By Amy Silverman
By Olivia LaVecchia
By Monica Alonzo and Stephen Lemons
By Chris Parker
By Michael Lacey
By Weston Phippen
* Nick Pablo: Also in jail. Implicated in the death of Johnny James and the Subway murder. Both cases are still under investigation.
* Gilland Fulwilder Jr.: High up in the gang hierarchy, he testified against the gang after being implicated in the James murder. Has not been charged with the James murder. Currently in federal witness-protection program.
* Norval Antone: In the federal witness-protection program. Has not been charged with any gang-related crime.
With the exception of John Webster, all gangsters denied committing any crimes.
Several gangsters refused a jailhouse interview with New Times. Others could not be interviewed because they are in undisclosed locations in witness-protection programs.
But public records--including police reports and trial testimony--and interviews with family members, reservation residents, police and attorneys tell the bloody story of the East Side Crips Rolling Thirties.
In 1993, the year before Pat Lindsay was murdered, this newspaper published an article ("Strong Medicine," June 23) about an alternative school on the Salt River Pima-Maricopa Indian Community.
Riley Briones Jr., then a 17-year-old student at the school, was interviewed for the story. He told of his initiation into an off-reservation Crip gang when he was 14. He seemed to be proud of the initiation, which entailed someone stuffing a 9mm pistol into his mouth--Riley Junior said he didn't know the gun was empty--and pulling the trigger. Next, Riley got "jumped in," or beaten silly, by other gang members. He had shown he had heart. He was presented with a blue bandanna. He was a Crip.
The year after he became a Crip, Riley Junior became a father. He vowed he would marry his girlfriend, Carmen Montiel, but he never did.
Riley Junior attended two high schools in Mesa before enrolling at the reservation alternative school. Riley Junior said his dad, Riley Briones Sr., pulled him out of one high school, fearing reprisals because Riley Junior fought with a skinhead who was a member of a rival gang. Next, Riley Junior was suspended from a different school for stabbing someone else in a gang fight.
When he attended the alternative school on the reservation, Riley Junior wore his Crip colors to class because he was proud of belonging to an organization he described in this way: "It's not a gang. . . . It's just protection. . . ."
Actually, in 1993, while Riley Junior attended the reservation alternative high school and drew pictures during class of sexy women holding guns, he spent his off-school hours with his gangster pals at the reservation home of his parents, Rosy and Riley Briones.
The new $80,000 HUD home was painted blue--the Crip color--inside and out. The curtains and the couch were blue.
Riley Senior, 37, a landscaper, is only 17 years older than his eldest son, Riley Junior. Of mixed Mexican and Indian heritage, he promoted what he called "unity" between Mexicans and Indians. Riley Senior's notion of unity was symbolized by "M" and "I" tattoos etched into the forearms--and, in one case, the face--of various East Side Crips Rolling Thirties members.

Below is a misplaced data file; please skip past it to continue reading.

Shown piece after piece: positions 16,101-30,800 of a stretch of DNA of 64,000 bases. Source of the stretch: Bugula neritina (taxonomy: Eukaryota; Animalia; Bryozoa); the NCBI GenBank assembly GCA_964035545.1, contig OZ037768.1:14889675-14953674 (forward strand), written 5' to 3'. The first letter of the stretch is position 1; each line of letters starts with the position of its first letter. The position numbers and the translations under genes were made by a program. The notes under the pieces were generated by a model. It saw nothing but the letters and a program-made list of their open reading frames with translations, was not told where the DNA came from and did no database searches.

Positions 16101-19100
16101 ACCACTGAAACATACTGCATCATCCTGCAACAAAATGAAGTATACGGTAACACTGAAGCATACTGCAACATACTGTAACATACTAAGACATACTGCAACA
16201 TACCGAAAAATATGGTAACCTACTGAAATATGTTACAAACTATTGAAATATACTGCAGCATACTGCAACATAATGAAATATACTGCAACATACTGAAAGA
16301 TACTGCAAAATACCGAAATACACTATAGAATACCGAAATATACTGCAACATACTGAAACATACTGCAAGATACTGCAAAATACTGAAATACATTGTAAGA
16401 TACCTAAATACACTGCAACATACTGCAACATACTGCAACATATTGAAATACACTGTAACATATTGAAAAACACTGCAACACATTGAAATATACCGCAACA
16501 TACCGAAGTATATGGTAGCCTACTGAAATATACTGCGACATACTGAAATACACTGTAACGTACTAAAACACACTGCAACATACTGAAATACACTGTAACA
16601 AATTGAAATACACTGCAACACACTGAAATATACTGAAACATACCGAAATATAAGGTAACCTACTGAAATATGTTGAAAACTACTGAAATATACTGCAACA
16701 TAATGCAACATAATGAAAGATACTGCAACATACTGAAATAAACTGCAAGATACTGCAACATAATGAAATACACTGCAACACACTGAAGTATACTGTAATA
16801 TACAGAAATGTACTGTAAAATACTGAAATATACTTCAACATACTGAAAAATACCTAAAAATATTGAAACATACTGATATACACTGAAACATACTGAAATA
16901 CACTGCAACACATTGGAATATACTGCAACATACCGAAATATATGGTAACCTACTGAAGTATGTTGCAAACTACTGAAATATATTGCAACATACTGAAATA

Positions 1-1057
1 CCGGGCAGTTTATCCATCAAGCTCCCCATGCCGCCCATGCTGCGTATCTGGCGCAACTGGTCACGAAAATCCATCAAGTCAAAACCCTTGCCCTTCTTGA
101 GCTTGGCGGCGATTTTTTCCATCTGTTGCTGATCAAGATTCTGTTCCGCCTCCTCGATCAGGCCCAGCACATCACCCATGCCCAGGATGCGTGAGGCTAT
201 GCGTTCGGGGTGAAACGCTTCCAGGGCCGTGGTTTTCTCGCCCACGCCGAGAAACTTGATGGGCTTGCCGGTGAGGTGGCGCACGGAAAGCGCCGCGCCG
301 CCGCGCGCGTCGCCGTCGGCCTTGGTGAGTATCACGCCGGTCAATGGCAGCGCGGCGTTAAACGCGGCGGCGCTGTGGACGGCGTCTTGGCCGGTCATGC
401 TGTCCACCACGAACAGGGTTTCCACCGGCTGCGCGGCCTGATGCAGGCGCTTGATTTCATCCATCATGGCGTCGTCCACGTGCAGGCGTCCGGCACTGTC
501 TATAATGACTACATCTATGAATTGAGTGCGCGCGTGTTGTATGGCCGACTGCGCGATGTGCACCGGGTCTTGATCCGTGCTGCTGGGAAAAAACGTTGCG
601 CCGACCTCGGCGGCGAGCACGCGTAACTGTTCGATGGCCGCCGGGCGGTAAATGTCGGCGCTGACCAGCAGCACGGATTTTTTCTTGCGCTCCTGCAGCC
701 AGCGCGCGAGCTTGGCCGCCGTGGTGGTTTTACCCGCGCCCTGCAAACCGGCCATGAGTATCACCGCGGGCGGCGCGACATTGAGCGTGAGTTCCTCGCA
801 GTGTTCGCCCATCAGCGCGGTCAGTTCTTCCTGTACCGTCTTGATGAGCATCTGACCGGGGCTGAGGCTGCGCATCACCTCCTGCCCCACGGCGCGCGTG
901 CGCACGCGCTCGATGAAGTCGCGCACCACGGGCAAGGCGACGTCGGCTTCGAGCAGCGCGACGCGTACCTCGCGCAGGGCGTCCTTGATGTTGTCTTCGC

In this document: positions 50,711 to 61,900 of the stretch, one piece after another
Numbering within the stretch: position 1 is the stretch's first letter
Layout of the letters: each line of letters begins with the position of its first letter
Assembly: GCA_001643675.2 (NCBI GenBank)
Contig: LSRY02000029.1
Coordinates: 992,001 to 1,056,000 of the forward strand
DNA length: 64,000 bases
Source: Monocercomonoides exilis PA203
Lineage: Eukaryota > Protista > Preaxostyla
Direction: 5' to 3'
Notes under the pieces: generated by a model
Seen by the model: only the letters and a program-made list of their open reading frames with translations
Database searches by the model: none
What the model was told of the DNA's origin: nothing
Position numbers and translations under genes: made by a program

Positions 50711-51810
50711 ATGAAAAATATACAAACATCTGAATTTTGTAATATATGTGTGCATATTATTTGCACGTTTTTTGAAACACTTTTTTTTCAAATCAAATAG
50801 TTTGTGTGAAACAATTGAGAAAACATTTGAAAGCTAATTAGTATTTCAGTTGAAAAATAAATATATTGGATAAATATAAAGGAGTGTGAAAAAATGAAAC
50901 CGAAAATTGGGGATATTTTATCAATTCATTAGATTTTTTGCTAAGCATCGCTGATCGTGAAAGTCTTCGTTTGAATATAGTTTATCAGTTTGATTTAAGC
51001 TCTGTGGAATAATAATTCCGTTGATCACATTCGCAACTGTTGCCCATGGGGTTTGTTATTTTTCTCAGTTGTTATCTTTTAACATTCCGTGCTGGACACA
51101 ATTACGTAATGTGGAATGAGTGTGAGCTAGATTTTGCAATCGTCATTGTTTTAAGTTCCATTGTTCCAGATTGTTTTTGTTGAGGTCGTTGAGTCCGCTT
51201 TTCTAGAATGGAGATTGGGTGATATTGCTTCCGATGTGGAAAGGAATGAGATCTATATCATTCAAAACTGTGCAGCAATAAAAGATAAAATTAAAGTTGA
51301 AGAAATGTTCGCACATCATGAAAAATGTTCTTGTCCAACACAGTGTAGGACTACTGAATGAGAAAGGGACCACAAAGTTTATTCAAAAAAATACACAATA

Riley Senior was the chief adviser and father figure to the gang. He encouraged another son, Ricardo, in his gang activities. Riley Senior allowed the gang to meet and strategize at his home on the reservation. Riley Senior monitored the tribal police with a scanner. And when police raided Riley Senior's house in 1996, they discovered photos of one of his younger sons, a preschooler, dressed in Crip attire. In the photo, the grinning toddler hugs an SKS fully automatic assault rifle.
Folks in the community say Rosy Briones, Riley Senior's wife, could not prevent the gang activity in her home because she herself was a victim of abuse. Others say Rosy herself is a gang groupie.
Rosy is a member of the San Carlos Apache tribe. A sad-eyed woman who seems to love her sons--the eldest is Riley Junior, followed by Ricardo, Rosario and Geronimo--Rosy works at a local sand-and-rock company. Reservation residents say she sometimes wore dark glasses to hide her black eyes. Riley Senior once was jailed for beating Rosy, and it wasn't the first time he'd attacked her.
Rosy Briones declined repeated requests for an interview.
"I'm laying low," she says.
Among those who frequented the blue Briones house and were recruited and "jumped in" to the gang in 1993 were a reservation drug dealer named Gilland Fulwilder Jr., a petty criminal named Philbert Antone and a party guy named Norval Antone (Philbert's cousin).
Fulwilder got a taste for drugs early in life, having, he explained in court, "smoked a little weed" when he was 6. He began selling marijuana he stole from people's backyards when he was 8. By the time he was 13, he had graduated to speed. And when he was 20, he was a full-time drug dealer, specializing in crystal methamphetamine--the favorite drug of some members of the East Side Crips Rolling Thirties.
Fulwilder also sold drugs to children.
The two Antones and Fulwilder became "OGs," or original gangsters, and belonged to the inner circle of the East Side Crips Rolling Thirties. They helped the Briones clan increase membership and plan initiations--like fire-bombings--for wanna-be teenage gangsters.
"We want to see if you are worthy," the OGs would tell the wanna-bes. And then they would beat them.